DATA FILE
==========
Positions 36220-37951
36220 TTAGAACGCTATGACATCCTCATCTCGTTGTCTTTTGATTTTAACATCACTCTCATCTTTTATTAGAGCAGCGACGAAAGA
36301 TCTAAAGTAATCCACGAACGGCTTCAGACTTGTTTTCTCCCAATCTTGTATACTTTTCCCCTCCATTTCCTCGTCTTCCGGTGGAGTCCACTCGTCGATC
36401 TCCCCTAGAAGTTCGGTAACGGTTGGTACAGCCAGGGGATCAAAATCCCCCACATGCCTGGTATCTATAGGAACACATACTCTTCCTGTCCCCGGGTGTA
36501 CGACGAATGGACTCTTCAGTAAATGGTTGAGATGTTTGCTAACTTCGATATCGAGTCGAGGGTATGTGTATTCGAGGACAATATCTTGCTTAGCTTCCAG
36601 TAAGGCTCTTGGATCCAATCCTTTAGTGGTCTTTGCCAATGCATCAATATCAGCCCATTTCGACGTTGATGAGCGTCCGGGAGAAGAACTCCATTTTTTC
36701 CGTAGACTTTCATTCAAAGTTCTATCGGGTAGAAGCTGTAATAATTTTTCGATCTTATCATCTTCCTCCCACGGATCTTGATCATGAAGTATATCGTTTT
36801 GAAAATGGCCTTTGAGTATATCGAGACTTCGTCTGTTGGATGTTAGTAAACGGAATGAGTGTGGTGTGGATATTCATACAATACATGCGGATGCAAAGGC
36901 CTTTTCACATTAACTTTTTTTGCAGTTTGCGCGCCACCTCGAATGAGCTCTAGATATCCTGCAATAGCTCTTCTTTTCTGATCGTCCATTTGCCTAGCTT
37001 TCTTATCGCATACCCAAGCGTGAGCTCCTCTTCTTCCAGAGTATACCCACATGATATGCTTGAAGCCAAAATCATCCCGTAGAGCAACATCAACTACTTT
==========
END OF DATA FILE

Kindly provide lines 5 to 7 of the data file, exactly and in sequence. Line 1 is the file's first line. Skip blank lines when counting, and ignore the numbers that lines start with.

36501 CGACGAATGGACTCTTCAGTAAATGGTTGAGATGTTTGCTAACTTCGATATCGAGTCGAGGGTATGTGTATTCGAGGACAATATCTTGCTTAGCTTCCAG
36601 TAAGGCTCTTGGATCCAATCCTTTAGTGGTCTTTGCCAATGCATCAATATCAGCCCATTTCGACGTTGATGAGCGTCCGGGAGAAGAACTCCATTTTTTC
36701 CGTAGACTTTCATTCAAAGTTCTATCGGGTAGAAGCTGTAATAATTTTTCGATCTTATCATCTTCCTCCCACGGATCTTGATCATGAAGTATATCGTTTT